What Is a Manometer?
When there’s a suspected gas leak, gas fitters use a tool called a manometer to accurately detect the fault. But what exactly is a manometer, and how does it work?
Simply put, a manometer is a device which is used to measure pressure. A traditional device is U-shaped, hence why it is sometimes called a U-tube manometer. However, with modern technology comes change, and it’s common to see digital manometers in practice.
For most of us, it’s a tool which doesn’t really come up in conversation. At best you would recognise a sphygmomanometer, which is what is used to test blood pressure. But among many other useful applications, manometers are an incredibly accurate way to detect a gas leak.
Manometers show a pressure drop in the gas line, indicating that there is a leak present. We’ll go into further detail on how exactly that works in a moment.
First, there are two main types in use, the analog manometer (or U-tube) and digital manometer. There are also slight variations on the analog, included inclined, absolute and hydronic manometers. We won’t specifically touch on them in this article.
Without further adieu, let’s tale a look at what exactly a manometer does, and how it can uncover a gas leak.
Analog Manometers and Atmospheric Pressure
When talking about specialised equipment like a manometer it is easy to get bogged down with the details. That’s not our goal. Rather it’s to provide easily absorbed information that gives a quick insight.
Analog manometers are one of the most common types of manometers on the market. They’re a U-shaped tube which contains fluid, typically either water or in some case mercury. One end of the tube is directly connected to the gas line while the other end remains open to external pressure. Some models are also open at both ends and can be capped.
When the manometer is connected to the gas line, the internal fluid should remain level on each side of the U, indicating balance as it reacts to gas pressure. The liquid will move, however, it should quickly settle if the gas pressure and air pressure is even.
However, if pressure is applied unevenly then the fluid in one leg of the water column will be forced down. The difference between two sides of the U reveals additional positive pressure is pushing down, and there could be one of two reasons:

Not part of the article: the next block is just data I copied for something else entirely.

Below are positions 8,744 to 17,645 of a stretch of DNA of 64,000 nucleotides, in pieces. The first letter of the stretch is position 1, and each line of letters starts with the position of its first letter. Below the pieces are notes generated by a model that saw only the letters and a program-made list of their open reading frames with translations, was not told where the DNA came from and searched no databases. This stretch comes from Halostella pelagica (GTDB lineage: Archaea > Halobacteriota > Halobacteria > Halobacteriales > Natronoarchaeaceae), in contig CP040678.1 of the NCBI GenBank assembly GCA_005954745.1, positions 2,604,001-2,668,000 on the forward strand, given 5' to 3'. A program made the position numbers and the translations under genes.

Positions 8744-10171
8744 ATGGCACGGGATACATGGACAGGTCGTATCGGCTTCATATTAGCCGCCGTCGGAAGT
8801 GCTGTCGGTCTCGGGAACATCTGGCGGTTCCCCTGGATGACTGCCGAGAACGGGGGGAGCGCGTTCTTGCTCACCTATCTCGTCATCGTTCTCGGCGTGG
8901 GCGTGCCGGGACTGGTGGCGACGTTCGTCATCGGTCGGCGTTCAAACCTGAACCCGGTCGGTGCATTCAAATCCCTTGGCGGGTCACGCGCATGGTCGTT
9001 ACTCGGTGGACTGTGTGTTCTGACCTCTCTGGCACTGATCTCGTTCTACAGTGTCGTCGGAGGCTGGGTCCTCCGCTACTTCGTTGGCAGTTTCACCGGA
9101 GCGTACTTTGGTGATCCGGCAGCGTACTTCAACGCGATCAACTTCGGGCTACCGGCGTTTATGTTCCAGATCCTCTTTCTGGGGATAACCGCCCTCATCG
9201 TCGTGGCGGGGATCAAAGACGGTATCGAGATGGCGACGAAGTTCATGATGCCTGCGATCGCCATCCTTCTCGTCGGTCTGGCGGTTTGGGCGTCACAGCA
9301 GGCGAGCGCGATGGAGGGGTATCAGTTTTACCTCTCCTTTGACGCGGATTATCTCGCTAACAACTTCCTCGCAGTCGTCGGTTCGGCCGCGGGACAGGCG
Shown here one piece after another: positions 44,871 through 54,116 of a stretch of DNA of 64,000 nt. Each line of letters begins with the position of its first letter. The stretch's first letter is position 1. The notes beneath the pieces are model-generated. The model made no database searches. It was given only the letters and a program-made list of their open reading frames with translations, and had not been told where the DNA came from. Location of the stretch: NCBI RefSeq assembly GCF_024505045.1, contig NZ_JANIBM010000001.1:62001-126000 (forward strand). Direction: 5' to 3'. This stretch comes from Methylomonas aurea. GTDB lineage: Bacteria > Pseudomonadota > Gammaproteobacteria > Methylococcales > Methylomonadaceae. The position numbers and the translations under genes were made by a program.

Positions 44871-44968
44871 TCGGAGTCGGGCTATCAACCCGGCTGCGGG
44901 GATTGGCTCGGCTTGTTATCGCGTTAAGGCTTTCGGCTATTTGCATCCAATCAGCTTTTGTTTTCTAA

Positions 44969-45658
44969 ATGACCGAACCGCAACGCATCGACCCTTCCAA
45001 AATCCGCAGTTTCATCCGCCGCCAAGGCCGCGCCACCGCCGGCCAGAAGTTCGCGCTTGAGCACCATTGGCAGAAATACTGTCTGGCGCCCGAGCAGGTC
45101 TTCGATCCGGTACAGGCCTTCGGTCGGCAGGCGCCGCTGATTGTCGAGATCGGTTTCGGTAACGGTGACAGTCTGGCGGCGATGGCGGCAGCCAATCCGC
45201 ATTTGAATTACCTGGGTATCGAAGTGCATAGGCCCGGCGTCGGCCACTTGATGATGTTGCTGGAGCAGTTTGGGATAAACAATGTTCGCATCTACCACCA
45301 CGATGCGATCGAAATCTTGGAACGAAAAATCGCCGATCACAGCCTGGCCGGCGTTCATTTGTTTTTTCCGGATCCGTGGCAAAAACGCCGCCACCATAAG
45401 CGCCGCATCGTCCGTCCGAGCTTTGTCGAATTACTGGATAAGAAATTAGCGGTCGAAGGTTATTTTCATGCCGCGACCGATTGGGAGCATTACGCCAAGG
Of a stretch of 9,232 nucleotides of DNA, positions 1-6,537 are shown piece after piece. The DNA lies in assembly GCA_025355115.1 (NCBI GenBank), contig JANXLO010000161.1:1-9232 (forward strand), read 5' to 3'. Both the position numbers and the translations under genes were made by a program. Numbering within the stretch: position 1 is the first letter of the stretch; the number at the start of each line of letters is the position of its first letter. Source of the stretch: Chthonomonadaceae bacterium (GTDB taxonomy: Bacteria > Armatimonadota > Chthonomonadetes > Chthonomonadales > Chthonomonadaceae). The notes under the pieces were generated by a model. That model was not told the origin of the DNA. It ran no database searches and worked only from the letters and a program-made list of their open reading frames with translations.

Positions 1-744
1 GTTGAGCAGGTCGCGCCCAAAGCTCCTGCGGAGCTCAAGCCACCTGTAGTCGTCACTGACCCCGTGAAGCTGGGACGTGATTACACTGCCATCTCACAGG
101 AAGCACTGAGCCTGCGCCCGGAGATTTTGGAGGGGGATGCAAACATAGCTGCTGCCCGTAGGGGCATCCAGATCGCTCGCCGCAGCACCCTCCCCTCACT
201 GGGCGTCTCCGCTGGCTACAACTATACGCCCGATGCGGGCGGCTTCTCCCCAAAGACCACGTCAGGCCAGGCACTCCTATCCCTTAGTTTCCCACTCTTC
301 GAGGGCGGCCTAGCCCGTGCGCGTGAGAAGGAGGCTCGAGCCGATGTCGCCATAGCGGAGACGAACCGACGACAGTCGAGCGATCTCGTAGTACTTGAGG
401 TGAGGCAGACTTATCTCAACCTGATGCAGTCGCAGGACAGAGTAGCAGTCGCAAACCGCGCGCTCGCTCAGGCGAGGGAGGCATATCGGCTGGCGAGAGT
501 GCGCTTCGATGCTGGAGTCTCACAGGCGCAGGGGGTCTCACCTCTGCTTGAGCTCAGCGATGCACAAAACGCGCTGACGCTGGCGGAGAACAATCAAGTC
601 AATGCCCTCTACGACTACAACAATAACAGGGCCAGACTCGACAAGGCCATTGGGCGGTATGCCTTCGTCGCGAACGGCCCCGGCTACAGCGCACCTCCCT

- If the liquid is higher on the open side, gas pressure is higher than air pressure
- If the liquid is higher on the closed side, air pressure is higher than gas pressure
With natural changes in atmospheric pressure the reading can vary from time to time. That’s why accurate instruments are necessary for measuring any differential pressure.
Other designs like the well-type manometer and inclined manometer provide even more sensitivity and are especially effective at picking up smaller leaks.
Digital Manometer Accuracy
Technology has seen rapid growth in the accuracy of digital manometers, also known as electrical manometers. Not only can they detect a drop in pressure, but they are also used to calibrate and commission gas appliances.
Digital manometers provide accurate readings with ease. Unlike the analog manometer, a pressure transducer is used to create a result. The elastic component of the transducer detects external pressure levels and converts the energy into an electronic signal. A perfect reading is displayed instantaneously in pascals or psi.
There is a range of digital manometers on the market for specific uses, too.
For example, there is a hydronic manometer and data logger which is specially designed to balance hydronic heating and cooling systems. It provides accurate measurements for pressure differential, while it can independently reveal the pressure on both the low and high side at the same time.
In conclusion, having a high quality instrument to measure differential pressure is the perfect way for a gas fitter to instantly detect faults. Whether it’s analog or digital, a manometer remains a leading tool for gas leak detection.